We had a late lunch/early dinner at a fish restaurant on the water (the Atlantic Ocean), with this view:
You choose your fish:
Then they serve it super fresh:
By the end of Day Four, I understood that believing anything on an official government website was a bit … well, naive … although no one came out and said so. Really, everyone we met felt bad about us losing our luggage in Angola and wanted to help us.
So much for our cred as world travelers.
Luanda: Day Five
In the morning Carla gave us a tour of downtown Luanda.
Since the gifts I had bought in Ethiopia had disappeared with my luggage, we went to Carla’s friend’s shop and I got Angolan gifts for my “little sister” Vanessa and her mother in North Carolina, who I knew would appreciate gifts from Africa.
Here’s what I got in Angola. (I wish I had documented what I bought in Ethiopia.)
The building with the shop Sakocuia:
At some point in a city tour, one stops for coffee. Here’s Carla with a cappuccino:
Linguistic note: Luanda is the Portuguese variation of Olanda (Holland). The Portuguese and the Dutch have battled it out here for centuries.
We spent the afternoon a TAP, the Portuguese airline, sorting out our departure for Lisbon on Saturday. What we imagined would be a 15-minute interaction extended almost ad infinitum.
We were helped by a very nice young woman … until we didn’t see her for a while and then had to surmise she went to lunch (or whatever). We left a few hours later with the documents we needed.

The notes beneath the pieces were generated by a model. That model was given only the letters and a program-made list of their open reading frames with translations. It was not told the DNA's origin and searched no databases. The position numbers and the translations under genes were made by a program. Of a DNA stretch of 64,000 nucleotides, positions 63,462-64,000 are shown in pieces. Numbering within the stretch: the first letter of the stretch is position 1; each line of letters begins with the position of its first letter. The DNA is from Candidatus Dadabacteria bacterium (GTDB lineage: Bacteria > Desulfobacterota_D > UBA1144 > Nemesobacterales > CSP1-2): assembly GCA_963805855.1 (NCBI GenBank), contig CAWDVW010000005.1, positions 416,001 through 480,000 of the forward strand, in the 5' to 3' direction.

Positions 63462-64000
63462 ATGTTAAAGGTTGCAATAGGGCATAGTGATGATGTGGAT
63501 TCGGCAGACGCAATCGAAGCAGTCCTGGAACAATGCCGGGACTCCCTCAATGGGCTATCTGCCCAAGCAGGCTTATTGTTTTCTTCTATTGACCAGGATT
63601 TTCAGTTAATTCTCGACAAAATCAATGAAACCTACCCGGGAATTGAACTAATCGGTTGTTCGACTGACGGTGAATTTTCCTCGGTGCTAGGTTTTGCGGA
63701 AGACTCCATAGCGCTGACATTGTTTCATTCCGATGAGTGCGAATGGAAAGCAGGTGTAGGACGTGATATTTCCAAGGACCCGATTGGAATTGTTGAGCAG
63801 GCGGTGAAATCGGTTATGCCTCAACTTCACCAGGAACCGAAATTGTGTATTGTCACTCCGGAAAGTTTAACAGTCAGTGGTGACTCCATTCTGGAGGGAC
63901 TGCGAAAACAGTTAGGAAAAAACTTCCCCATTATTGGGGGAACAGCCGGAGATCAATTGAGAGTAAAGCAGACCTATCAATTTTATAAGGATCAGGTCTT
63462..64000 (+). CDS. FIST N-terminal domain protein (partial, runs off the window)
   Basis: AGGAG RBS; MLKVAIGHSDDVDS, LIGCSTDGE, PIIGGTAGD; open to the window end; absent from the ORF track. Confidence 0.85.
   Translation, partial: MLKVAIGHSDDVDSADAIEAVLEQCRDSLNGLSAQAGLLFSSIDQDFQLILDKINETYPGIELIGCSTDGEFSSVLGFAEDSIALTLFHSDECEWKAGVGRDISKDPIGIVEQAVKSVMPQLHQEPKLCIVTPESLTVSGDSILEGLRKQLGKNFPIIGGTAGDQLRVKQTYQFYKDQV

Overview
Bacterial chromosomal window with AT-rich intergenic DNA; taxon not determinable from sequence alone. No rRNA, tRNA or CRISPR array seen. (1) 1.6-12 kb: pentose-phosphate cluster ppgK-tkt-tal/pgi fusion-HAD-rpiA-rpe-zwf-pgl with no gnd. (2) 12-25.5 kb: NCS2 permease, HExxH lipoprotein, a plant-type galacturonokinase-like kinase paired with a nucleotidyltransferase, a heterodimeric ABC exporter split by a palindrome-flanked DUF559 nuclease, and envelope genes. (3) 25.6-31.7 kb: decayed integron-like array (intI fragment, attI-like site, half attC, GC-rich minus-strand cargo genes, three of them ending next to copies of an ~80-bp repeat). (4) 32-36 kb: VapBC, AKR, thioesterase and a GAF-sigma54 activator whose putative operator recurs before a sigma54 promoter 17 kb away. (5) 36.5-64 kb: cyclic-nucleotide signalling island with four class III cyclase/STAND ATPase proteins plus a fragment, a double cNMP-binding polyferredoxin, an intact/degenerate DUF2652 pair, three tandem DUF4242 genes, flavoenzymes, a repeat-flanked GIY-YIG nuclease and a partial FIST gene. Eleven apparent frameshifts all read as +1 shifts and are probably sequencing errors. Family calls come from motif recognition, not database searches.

The second half of our Day Five endeavors were aided by Indira, a friend of Carla’s.
She took us to dinner at Galeria dos Pães in Talatona:
Luanda: Day Six
I accepted the loss of my luggage. I had passed in review what I had packed and realized that, apart from the gifts I bought in Ethiopia, I could live without whatever.
I went to a gourmet lunch at the home of Alba, a friend of Carla’s. She has a beautiful patio:
with a pool:
a professional kitchen:
Chef Alba with some of her guests:
and one of her amazing dishes:
Luanda: Day Seven
Carla drove us to the airport for our evening flight to Lisbon. On the way, we stopped for coffee at a great oceanside restaurant, Coconuts.
We got to the airport to discover that our flight to Lisbon had been canceled. Lucky us! One more night in Angola. The good news was that we were given lodgings in the downtown Hotel Presidente – very nice.
Me, I got myself to the bar on the 8th floor with great views of the waterfront.
Luanda: Seven Days Isn’t Enough
The edge on the stay at the swank Hotel Presidente was a bit taken off by the fact that we had to meet in the lobby around 4:30 the next morning (for our fabulous Day Eight). Then we hurried up and got to the airport for the 7:00 am flight … that didn’t leave until 9:00.
We left for Lisbon, having spent most of the time sitting either at the airport or in some office or another, either trying to get our luggage or our passage out of the country.
Did we experience Luanda? In fact, I think we did.
If you need to know more about my travel troubles, see: Unusual Travel Tips: The Bad, The Worse, the ???
See: All Africa Blogs
This post was written by Julie Tetel Andresen